Human, all too human

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The Devil’s Advocate™ sounds off on Management

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A view infects modern management consultancy that a business enterprise can be — should be — reduced to its data points: broadly, inputs and outputs; a balance sheet of assets and liabilities. On this view any activity the firm undertakes, and any plant, chattel or servant with which or through whose agency it undertakes it — should be quantified and then articulated on one side of the ledger or the other.

Legend has it the specifications given to farmers who grow the potatoes McDonald’s turns into French fries run to 30 pages. With that level of control you can unitise your inputs. One potato meeting criteria as tightly drawn as those is entirely substitutable for another even though, if you look at them closely, each is subtly different.

But the world is a messy, intractable place. You can’t always button down your inputs as tightly as that. Nor do you need to in order, at a more abstract level, to treat them as interchangeable.

And there’s a limit. Potatoes have no memory. They can’t acquire institutional knowledge. Nonetheless, management theory likes to treat people like potatoes. They even name them like potatoes: “Human capital” makes them — sorry, us — like units of production: consumables that can be efficiently expended or replaced in the mechanical pursuit of a dependable income stream. From this impulse comes the idea of forced ranking: not only that one can describe the worth of a group of equivalent individuals by reference to a normal distribution, but that if you don’t, there’s something wrong with your description.

You can understand the impulse to do this: making sense of the almost countless inputs and outputs that make up a modern multinational conglomerate is hard enough without having to evaluate them qualitatively. Switch off the lights, and a corporation resembles a huge, organic, steam-punk machine. If you stand back from a skyscraper at night, the light behind each window flipping on and off as clerical assistants come and go, might as well be a transistorised chip. In this way do the springs, valves and pistons of commerce twist, turn and push.

Yet, what works for potatoes works less well for people. It works badly for people whom you employ to use their brains - to evaluate and react to novel situations and opportunities for which an no-one has written a bullet-proof decision tree. It’s hard to see people like this as interchangeable units when you see, up close, what they do and how they do it. Much depends on interpersonal relations and similar collateral skills that are not directly what the employer is paying for. That doesn’t stop consultants — who must perpetrate some kind of willful blindness when considering their own position to do so — convincing themselves that the sacks of flesh and blood that parry emails, attend conference calls and flip on and off those light switches that so resemble transistors is a unit of production, as interchangeable as a spud.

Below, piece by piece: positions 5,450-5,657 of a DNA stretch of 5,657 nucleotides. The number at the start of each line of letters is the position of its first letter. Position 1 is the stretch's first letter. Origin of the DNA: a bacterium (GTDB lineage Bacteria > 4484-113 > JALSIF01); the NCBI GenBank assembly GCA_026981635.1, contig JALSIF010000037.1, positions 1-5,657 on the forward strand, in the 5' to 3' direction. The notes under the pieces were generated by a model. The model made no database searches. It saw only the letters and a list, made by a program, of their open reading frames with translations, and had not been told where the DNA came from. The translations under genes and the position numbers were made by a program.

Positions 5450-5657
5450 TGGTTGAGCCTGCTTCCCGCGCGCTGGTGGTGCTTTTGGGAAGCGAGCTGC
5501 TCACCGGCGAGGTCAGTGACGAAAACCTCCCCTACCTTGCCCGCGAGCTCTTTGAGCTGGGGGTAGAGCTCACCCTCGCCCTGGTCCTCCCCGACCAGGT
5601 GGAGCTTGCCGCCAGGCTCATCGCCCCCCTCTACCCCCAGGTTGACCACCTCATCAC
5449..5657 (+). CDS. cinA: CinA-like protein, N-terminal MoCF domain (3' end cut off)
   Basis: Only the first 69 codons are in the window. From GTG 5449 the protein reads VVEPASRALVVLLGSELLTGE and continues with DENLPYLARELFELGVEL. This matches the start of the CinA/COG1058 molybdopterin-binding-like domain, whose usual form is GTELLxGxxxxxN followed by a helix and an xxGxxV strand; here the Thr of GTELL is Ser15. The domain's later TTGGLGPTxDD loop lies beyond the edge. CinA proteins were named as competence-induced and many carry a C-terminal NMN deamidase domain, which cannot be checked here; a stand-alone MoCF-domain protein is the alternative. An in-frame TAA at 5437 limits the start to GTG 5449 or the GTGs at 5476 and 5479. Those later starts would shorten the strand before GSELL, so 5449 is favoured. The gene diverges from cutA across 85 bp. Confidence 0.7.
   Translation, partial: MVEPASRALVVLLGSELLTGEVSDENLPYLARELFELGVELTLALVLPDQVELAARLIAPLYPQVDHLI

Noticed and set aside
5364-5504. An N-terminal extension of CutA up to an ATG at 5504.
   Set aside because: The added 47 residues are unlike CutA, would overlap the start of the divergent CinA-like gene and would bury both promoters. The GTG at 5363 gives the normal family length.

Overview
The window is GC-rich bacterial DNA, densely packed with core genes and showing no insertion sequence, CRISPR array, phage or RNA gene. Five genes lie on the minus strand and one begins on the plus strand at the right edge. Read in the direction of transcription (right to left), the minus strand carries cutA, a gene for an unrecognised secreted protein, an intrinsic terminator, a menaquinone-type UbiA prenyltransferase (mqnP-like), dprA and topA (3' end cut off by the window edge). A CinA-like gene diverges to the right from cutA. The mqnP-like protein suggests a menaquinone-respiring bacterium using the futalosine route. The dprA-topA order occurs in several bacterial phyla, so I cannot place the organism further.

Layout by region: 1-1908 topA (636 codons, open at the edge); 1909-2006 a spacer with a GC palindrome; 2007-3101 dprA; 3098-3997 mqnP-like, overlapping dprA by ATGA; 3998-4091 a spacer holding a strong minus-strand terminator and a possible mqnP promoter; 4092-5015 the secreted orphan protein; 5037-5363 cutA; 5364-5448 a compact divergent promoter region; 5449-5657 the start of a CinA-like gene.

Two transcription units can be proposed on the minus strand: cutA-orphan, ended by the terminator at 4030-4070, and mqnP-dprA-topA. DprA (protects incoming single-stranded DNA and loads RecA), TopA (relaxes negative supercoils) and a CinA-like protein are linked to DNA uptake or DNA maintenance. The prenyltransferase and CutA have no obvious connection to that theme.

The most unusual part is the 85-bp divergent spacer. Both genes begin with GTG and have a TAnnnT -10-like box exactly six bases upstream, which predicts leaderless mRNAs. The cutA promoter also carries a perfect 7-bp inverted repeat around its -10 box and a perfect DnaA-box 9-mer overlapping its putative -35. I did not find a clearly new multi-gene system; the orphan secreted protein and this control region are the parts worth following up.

Now just to be clear, here, no-one is suggesting that middle management professionals and brainworkers are an irredeemable good: it is not that human judgment is an ineffable, inscrutable magic — more that its benefit is really, really hard to value (cui bono from the analysis of a credit officer, or an inhouse counsel?), but its cost is straightforward. (Salary. Pension. Office rental.)

And humans — especially smart humans — have a spectacular skill in inventing work product ostensibly designed to further the commercial interests of the whole, but whose main practical consequence is guaranteeing that particular human’s need to do that job. That’s the definition of bureaucracy. One of the clearest ways you can further that commercial benefit is by saving costs.

So: actual, positive value add, for performing the role for which you were actually hired? No value can be assigned.

Saving costs? Easy.

The higher you fly, the easier it is to see your organisation this way. The chief executive officer has little choice - but even he will find that dystopian analysis breaks down when his gaze falls upon his own executive suite. Well; it must do. For he is a genius! No-one else could lead the enterprise with such clear-eyed vision!

Seeing like a state

There is a contrarian view, articulated by James C. Scott[1] that this kind of reductionism is not so much wilful as inevitable; without some kind of prism for “legibility” the comintern cannot otherwise understand their organisations at all. But in any system stocks, flows and feedback loops are interconnected; if you change one the others will adapt to cope with it. So restricting your view of the organisation to a homogenous set of data-points incentivises its personnel to respond only to those data points, and neglect the other, potentially vital, interconnections that in subtle ways make the organisation tick.

See also